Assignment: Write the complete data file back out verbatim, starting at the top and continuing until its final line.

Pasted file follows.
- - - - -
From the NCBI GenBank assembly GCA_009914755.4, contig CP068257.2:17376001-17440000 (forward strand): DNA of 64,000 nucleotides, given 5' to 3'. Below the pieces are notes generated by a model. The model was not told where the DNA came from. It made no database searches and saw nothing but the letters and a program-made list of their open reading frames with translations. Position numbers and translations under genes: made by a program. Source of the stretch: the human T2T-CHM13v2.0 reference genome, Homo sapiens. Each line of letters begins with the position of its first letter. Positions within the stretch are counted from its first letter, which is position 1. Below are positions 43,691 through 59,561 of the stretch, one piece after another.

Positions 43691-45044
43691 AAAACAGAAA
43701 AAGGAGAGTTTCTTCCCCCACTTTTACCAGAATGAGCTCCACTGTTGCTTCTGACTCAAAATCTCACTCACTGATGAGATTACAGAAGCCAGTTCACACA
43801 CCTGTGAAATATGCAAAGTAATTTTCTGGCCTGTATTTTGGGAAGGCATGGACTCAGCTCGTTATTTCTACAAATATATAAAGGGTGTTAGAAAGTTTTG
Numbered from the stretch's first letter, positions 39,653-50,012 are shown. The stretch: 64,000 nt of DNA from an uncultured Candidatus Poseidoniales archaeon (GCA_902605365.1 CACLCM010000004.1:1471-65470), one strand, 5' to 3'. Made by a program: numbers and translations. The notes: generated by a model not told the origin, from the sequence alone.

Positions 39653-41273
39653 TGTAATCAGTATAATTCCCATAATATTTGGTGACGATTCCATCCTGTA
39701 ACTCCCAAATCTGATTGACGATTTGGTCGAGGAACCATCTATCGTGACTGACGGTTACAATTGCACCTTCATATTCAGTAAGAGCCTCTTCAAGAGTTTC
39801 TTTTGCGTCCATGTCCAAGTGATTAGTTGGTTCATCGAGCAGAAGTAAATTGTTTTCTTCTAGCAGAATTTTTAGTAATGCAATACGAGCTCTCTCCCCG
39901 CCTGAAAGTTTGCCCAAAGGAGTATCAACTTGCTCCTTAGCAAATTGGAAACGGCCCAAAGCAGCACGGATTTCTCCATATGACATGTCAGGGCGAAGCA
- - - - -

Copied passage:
From the NCBI GenBank assembly GCA_009914755.4, contig CP068257.2:17376001-17440000 (forward strand): DNA of 64,000 nucleotides, given 5' to 3'. Below the pieces are notes generated by a model. The model was not told where the DNA came from. It made no database searches and saw nothing but the letters and a program-made list of their open reading frames with translations. Position numbers and translations under genes: made by a program. Source of the stretch: the human T2T-CHM13v2.0 reference genome, Homo sapiens. Each line of letters begins with the position of its first letter. Positions within the stretch are counted from its first letter, which is position 1. Below are positions 43,691 through 59,561 of the stretch, one piece after another.

Positions 43691-45044
43691 AAAACAGAAA
43701 AAGGAGAGTTTCTTCCCCCACTTTTACCAGAATGAGCTCCACTGTTGCTTCTGACTCAAAATCTCACTCACTGATGAGATTACAGAAGCCAGTTCACACA
43801 CCTGTGAAATATGCAAAGTAATTTTCTGGCCTGTATTTTGGGAAGGCATGGACTCAGCTCGTTATTTCTACAAATATATAAAGGGTGTTAGAAAGTTTTG
Numbered from the stretch's first letter, positions 39,653-50,012 are shown. The stretch: 64,000 nt of DNA from an uncultured Candidatus Poseidoniales archaeon (GCA_902605365.1 CACLCM010000004.1:1471-65470), one strand, 5' to 3'. Made by a program: numbers and translations. The notes: generated by a model not told the origin, from the sequence alone.

Positions 39653-41273
39653 TGTAATCAGTATAATTCCCATAATATTTGGTGACGATTCCATCCTGTA
39701 ACTCCCAAATCTGATTGACGATTTGGTCGAGGAACCATCTATCGTGACTGACGGTTACAATTGCACCTTCATATTCAGTAAGAGCCTCTTCAAGAGTTTC
39801 TTTTGCGTCCATGTCCAAGTGATTAGTTGGTTCATCGAGCAGAAGTAAATTGTTTTCTTCTAGCAGAATTTTTAGTAATGCAATACGAGCTCTCTCCCCG
39901 CCTGAAAGTTTGCCCAAAGGAGTATCAACTTGCTCCTTAGCAAATTGGAAACGGCCCAAAGCAGCACGGATTTCTCCATATGACATGTCAGGGCGAAGCA